POV - American Promise


Updated Fri, Jan 17, 2014 10:20 am

Monday, February 3 • 10 p.m.

American Promise is an intimate and provocative account, recorded over 12 years, of the experiences of two middle-class African-American boys who entered a very prestigious—and historically white—private school on Manhattan’s Upper East Side. The Dalton School had made a commitment to recruit students of color, and five-year-old best friends Idris Brewster and Oluwaseun (Seun) Summers of Brooklyn were two of the gifted children who were admitted. The boys were placed in a demanding environment that provided new opportunities and challenges, if little reflection of their cultural identities.

Idris’s parents, Joe, a Harvard- and Stanford-trained psychiatrist, and Michèle, a Columbia Law School graduate and filmmaker, decided to film the boys’ progress starting in 1999. They and members of the large Summers family soon found themselves struggling not only with kids’ typical growing pains and the kinds of racial issues one might expect, but also with surprising class, gender and generational gaps. American Promise, which traces the boys’ journey from kindergarten through high school graduation, finds the greatest challenge for the families—and perhaps the country—is to close the black male educational achievement gap, which has been called “the civil rights crusade of the 21st century.”

The Dalton School, which provides classes from kindergarten through high school, is a launching pad for success, but also a high-pressure learning environment for all its students. Joe and Michèle, along with Seun’s parents, Tony, a systems engineer for CBS, and Stacey, a nursing care manager for elder health, have worked hard to build their careers despite early disadvantages and are united in their drive to have their sons succeed at school and in life. But there are differences in outlook. Michèle, with Latino-Haitian roots, has some hesitation about sending Idris to private school, where she is afraid he will lose touch with his heritage, while Stacey, who hails from Trinidad, wants Seun to learn something she admits she hasn’t—how to be comfortable around white people. While both fathers have high expectations for their sons, Joe is particularly demanding, while Tony tends to be more forgiving of Seun’s ups and downs.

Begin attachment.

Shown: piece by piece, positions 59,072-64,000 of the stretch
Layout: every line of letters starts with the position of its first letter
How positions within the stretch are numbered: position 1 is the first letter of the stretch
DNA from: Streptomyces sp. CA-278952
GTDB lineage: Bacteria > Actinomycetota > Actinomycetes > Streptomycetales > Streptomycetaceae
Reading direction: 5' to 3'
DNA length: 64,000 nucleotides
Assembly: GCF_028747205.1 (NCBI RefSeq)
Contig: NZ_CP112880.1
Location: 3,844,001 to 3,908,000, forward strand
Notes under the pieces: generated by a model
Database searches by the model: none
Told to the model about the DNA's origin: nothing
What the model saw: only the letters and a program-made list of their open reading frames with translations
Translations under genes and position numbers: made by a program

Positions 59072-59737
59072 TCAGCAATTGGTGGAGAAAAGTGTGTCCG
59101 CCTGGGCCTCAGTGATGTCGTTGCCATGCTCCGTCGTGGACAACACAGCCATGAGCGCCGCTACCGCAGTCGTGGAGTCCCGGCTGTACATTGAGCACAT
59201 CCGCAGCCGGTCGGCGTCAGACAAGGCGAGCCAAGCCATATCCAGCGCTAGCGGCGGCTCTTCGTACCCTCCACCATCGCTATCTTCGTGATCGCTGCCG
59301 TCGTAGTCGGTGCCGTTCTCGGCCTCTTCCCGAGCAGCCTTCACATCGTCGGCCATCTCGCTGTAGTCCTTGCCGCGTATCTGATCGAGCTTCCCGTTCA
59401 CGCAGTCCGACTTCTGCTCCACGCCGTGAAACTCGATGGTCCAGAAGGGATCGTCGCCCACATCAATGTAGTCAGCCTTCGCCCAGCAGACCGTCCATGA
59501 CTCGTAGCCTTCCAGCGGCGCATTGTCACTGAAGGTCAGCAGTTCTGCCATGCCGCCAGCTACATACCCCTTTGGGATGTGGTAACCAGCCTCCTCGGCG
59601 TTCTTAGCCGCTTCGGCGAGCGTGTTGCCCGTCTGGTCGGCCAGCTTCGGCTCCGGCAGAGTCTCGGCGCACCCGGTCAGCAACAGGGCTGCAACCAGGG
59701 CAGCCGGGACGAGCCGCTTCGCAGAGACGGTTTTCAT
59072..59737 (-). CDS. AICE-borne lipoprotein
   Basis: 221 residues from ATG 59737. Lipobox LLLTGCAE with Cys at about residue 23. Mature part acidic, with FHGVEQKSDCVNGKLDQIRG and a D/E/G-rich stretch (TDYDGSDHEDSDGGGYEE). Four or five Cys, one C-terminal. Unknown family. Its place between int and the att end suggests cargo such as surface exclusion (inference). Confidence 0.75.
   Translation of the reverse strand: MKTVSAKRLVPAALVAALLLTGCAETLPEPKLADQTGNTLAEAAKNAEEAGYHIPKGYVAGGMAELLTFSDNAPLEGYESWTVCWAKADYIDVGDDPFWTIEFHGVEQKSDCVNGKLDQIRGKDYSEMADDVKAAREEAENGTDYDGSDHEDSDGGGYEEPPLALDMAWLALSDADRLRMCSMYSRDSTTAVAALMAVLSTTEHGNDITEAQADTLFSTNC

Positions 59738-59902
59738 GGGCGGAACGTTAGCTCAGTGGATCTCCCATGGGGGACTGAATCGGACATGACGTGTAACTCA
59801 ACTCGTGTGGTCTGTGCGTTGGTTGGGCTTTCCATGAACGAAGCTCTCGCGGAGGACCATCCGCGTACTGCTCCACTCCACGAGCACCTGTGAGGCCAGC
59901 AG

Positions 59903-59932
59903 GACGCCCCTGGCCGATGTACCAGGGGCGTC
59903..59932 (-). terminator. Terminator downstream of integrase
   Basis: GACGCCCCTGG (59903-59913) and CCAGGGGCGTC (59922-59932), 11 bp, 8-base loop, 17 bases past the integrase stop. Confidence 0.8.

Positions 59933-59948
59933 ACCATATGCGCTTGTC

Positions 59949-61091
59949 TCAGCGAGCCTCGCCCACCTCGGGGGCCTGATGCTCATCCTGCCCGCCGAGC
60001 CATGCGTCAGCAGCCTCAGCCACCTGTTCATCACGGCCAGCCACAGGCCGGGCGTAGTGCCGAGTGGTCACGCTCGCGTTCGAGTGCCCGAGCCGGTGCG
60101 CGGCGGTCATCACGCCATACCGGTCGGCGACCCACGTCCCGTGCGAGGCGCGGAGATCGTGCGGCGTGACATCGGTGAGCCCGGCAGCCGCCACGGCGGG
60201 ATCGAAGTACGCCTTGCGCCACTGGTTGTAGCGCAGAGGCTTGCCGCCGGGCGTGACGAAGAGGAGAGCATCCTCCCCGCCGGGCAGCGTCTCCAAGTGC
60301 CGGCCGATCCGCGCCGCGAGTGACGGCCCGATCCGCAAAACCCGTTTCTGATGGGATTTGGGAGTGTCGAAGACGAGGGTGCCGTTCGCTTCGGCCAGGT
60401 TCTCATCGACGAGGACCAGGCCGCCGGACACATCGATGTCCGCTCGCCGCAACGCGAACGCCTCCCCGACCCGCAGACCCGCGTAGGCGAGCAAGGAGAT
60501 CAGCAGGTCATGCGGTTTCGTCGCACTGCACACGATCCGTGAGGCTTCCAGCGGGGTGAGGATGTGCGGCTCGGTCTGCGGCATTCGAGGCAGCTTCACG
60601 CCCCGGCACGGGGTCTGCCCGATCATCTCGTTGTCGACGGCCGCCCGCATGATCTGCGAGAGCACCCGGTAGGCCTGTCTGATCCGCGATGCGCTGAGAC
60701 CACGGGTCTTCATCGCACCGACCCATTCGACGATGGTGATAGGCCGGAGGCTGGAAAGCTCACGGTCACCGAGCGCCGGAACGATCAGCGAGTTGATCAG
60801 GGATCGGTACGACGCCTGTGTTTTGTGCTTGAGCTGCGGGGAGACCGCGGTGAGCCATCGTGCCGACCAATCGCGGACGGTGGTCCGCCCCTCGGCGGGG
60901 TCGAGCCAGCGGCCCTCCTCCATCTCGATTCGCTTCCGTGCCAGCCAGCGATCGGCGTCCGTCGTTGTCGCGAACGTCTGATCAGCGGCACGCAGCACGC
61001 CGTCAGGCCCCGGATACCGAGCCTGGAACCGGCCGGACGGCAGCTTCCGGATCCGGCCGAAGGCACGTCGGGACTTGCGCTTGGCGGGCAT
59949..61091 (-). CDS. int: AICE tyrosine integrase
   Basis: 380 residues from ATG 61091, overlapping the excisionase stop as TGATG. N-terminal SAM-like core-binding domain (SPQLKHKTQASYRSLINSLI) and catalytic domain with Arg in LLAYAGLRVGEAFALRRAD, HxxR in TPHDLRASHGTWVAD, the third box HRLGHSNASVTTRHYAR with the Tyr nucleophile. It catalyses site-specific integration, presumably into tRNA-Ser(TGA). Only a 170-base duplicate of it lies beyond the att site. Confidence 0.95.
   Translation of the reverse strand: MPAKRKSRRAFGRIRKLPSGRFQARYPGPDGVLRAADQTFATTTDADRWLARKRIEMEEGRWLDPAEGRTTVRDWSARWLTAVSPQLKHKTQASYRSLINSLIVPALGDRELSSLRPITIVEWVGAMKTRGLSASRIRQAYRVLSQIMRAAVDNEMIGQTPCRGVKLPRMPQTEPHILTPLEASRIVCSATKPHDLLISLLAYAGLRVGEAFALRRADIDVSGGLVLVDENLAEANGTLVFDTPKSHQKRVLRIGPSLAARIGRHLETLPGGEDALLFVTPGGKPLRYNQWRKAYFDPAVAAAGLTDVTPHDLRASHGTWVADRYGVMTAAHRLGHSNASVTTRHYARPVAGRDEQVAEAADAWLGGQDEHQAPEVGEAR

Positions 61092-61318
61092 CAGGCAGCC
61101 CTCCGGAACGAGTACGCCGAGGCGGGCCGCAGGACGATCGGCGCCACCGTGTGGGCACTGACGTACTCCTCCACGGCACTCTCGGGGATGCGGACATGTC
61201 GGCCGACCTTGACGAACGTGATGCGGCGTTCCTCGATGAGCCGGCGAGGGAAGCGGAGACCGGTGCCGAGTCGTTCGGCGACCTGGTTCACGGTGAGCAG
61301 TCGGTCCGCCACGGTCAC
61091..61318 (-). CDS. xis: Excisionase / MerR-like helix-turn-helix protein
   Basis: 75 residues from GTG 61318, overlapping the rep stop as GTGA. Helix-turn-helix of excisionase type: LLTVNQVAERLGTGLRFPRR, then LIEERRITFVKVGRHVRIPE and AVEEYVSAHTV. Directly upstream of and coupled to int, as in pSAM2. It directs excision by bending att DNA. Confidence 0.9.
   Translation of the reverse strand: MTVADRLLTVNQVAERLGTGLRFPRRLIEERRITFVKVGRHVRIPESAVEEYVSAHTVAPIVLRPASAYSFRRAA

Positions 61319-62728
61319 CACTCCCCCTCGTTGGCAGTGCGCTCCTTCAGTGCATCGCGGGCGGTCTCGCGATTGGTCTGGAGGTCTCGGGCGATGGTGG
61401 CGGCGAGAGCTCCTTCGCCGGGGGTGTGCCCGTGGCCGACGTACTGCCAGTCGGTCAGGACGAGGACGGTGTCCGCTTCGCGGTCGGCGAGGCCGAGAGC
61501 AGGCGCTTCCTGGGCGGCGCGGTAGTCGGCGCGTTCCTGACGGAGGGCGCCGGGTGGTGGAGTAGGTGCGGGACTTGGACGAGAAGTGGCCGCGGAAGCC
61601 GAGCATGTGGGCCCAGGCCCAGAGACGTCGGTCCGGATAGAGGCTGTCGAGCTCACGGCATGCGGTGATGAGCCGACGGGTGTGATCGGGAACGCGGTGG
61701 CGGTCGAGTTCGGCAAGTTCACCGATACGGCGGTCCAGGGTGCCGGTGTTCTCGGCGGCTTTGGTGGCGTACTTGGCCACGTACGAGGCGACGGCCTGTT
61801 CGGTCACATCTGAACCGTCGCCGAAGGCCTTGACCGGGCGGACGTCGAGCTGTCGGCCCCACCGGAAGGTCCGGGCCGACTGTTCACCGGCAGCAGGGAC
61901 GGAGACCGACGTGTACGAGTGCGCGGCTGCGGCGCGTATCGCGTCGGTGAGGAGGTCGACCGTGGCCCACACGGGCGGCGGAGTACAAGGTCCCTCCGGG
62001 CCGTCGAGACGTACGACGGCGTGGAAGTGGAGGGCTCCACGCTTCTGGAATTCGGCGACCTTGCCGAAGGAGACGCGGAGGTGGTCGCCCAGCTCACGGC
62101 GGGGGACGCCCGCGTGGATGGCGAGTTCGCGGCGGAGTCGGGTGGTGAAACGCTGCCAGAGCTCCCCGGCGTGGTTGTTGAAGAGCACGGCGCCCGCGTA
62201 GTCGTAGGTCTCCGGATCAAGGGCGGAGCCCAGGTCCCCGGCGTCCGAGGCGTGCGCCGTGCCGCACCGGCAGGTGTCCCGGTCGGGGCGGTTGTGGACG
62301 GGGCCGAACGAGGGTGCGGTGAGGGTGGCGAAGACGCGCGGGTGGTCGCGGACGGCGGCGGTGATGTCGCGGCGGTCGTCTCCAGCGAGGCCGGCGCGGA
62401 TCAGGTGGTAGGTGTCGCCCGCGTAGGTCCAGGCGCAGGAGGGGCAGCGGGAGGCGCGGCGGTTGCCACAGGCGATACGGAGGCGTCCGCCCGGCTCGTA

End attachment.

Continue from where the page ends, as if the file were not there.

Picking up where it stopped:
Idris and Seun are bright, playful boys. Idris is outgoing, while Seun is a bit shy. At school, the boys begin to see the differences between themselves and their classmates. The very young Seun is found trying to brush the color out of his gums because, as he explains, some people say that “black is ugly.” Idris, an enthusiastic basketball player at school and in the neighborhood, finds that the way he is comfortable speaking at home and in school is mocked by other black kids as “talking white.” As puberty looms, Idris feels a distinct disadvantage when he is turned down for dates and suspects that race must be the reason. He asks his parents an innocent, heartbreaking question: “Isn’t it better if I were white?” Along with getting good (and not so good) grades, both boys begin to have emotional and academic problems that confound parents and teachers alike.

Both boys struggle with the weight of parental and school expectations, as any kid would, though for Idris and Seun, the weight might be even heavier. American Promise is especially revelatory in showing how the fight to succeed hits home in these two black families. The parents are often frustrated by what they see as their sons’ relative lack of drive, compared to their own experiences.